By Mass Communication Specialist 3rd Class Jake Berenguer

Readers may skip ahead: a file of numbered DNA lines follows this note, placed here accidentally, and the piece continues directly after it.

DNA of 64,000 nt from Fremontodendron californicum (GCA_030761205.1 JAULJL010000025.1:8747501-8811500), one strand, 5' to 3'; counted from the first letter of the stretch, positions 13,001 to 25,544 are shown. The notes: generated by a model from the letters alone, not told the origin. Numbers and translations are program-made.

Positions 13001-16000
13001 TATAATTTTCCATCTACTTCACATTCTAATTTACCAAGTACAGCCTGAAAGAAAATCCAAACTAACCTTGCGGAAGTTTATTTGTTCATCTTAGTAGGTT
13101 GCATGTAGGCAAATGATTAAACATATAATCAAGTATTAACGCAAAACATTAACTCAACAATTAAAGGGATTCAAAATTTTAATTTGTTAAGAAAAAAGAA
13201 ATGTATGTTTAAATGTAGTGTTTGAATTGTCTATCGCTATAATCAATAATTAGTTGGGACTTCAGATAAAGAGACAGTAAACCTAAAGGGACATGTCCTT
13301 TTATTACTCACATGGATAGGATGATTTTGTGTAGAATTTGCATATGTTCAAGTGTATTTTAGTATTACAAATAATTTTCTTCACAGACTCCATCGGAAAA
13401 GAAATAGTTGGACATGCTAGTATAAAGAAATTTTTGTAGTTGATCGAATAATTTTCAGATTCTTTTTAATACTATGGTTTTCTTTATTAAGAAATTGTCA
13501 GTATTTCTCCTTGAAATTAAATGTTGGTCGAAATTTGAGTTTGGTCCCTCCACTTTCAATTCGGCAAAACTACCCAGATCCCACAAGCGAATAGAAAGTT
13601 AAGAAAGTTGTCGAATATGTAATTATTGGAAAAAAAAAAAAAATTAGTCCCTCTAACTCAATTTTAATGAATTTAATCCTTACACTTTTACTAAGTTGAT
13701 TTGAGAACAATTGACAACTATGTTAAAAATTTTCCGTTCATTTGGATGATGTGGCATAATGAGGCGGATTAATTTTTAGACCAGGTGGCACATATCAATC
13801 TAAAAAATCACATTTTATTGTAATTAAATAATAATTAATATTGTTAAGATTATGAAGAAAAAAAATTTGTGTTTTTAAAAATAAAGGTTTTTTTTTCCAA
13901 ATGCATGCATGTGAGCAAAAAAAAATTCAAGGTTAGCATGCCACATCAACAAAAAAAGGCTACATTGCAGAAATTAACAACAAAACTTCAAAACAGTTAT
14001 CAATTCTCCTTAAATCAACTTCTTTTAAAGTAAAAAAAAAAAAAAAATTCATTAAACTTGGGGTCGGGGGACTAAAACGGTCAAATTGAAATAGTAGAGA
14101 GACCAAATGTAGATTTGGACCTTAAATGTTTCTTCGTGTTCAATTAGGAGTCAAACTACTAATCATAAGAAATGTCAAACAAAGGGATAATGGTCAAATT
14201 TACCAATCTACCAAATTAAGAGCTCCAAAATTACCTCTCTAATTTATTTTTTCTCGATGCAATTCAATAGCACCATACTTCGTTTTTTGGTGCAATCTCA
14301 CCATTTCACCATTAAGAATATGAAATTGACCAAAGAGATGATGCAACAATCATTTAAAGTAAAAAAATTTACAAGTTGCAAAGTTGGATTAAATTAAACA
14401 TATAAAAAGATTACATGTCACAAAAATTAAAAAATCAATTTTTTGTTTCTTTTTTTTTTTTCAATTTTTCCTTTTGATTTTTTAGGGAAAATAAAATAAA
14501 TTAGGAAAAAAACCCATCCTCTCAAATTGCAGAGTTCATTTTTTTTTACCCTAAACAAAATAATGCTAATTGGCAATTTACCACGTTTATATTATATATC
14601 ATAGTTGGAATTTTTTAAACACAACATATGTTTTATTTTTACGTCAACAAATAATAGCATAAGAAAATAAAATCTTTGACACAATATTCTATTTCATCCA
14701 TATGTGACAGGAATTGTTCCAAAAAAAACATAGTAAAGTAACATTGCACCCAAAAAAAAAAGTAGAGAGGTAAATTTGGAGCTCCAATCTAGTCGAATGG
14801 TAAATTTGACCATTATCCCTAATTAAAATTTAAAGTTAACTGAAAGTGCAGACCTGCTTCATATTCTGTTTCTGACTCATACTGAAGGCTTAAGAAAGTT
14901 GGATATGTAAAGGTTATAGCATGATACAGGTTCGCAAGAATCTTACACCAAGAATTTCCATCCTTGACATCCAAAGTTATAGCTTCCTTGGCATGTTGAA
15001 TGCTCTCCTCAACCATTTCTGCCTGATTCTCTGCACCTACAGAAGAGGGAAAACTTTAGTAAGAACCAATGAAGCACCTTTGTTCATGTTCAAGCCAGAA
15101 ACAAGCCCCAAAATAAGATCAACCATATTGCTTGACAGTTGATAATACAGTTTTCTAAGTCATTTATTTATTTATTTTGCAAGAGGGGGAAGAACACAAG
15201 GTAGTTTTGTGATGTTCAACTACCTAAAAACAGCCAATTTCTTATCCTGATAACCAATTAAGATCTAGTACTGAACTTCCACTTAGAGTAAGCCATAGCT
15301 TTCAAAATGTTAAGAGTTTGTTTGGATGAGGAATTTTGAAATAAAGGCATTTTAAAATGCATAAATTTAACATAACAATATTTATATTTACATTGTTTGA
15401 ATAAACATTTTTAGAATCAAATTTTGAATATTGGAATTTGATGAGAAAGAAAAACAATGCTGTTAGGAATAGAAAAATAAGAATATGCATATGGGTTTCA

SAN DIEGO (July 7, 2009) - Hospital Corpsmen have been saving lives in hospitals, triages, on ships and on the battlefields dating back to the Revolutionary War. Their training gives them the ability to help those in need of medical treatment wherever that may be. Hospital Corpsman 2nd Class Gabriel D. Martinez recently received a Navy Commendation Medal due to his actions taken while on leave in Texas that resulted in saving the life of a man in an automobile accident. According to Martinez, he pulled off to the side of the road to allow a highway patrol vehicle to pass when he witnessed the accident. He watched the truck and trailer flip through the air and come crashing to the ground. The vehicle continued to flip until it came to a screeching halt not far from where Martinez parked. He got out of his vehicle and started to run toward the accident. “The crash actually took place while I was making a traffic stop with another vehicle. I looked up and saw a pickup truck that had been pulling a stock trailer. The pickup was on its roof, badly damaged and the stock trailer was on its side with its heifer standing in the center median,” said Trooper John Moorman of the Texas Highway Patrol, during a phone interview. Moorman noticed Martinez’s Emergency Medical Specialist (EMS) shirt and asked him to help with the injured man trapped inside the mangled vehicle. “I cannot begin to express the relief I felt when I learned I had a Navy [Hospital] Corpsman there to help the driver,” said Moorman. “I spent 20 years in the Navy before becoming a highway patrolman so I knew the kind of training and expertise HM2 [Martinez] had. The fact that he stopped to assist was amazing. In a day and age when people usually drive by and stare at the crash I am so thankful he stopped.” Martinez and Moorman peeled the door back to assist the man trapped in the vehicle. After assessing the victim, Martinez diligently worked to stop the bleeding from the victims severed arm. Moorman assisted by bringing towels and an ice chest for the severed limb. “I saw blood everywhere. I quickly gathered myself and did what I have been trained to do. I dressed his amputation and applied a tourniquet,” said Martinez. Martinez then assessed the patient for further injuries and stabilized him. “I did what I was trained to do, and then proceeded to wait for the ambulance to arrive. As a hospital corpsman, the Navy has trained us extensively for these types of casualty situations,” said Martinez. Hospital corpsmen are trained to handle various casualties according to Hospital Corpsman 1st Class William Gordon, NMCSD’s General Surgery Department Leading Petty Officer and Martinez’ supervisor. “I am extremely proud of him. He is a fine example of how well the Navy trains us to react in any situation. I am not surprised one bit that HM2 [Martinez] did exactly what he was supposed to. With the right information, training and applications, there is nothing that we can't do as hospital corpsman. [HM2] Martinez has a big heart and will help anybody in need and he has the tendency to always be in the right place at the right time. He is a great Sailor, civilian, husband, father and friend,” said Gordon. Martinez stayed at the scene until the patient was safely in the ambulance. Martinez had even taken the time to recover a cow that escaped from the driver’s destroyed livestock trailer. “Without HM2 [Martinez], I believe the man’s life was in serious peril. His injuries were severe enough that without competent medical attention he probably wouldn't be here today. HM2 [Martinez] was right there doing what needed to be done. I was able to step back and let him do the work he was trained to do,” said Moorman. By getting the driver out of the vehicle and stopping the bleeding Martinez was credited with saving valuable time needed by law enforcement and EMS personnel to get the driver evacuated and contributed to saving the man’s life. Martinez has been in the Navy for nine years and previously served at Camp Pendleton and on the USS Bonhomme Richard (LHD-6). Martinez also deployed to Kuwait for seven months.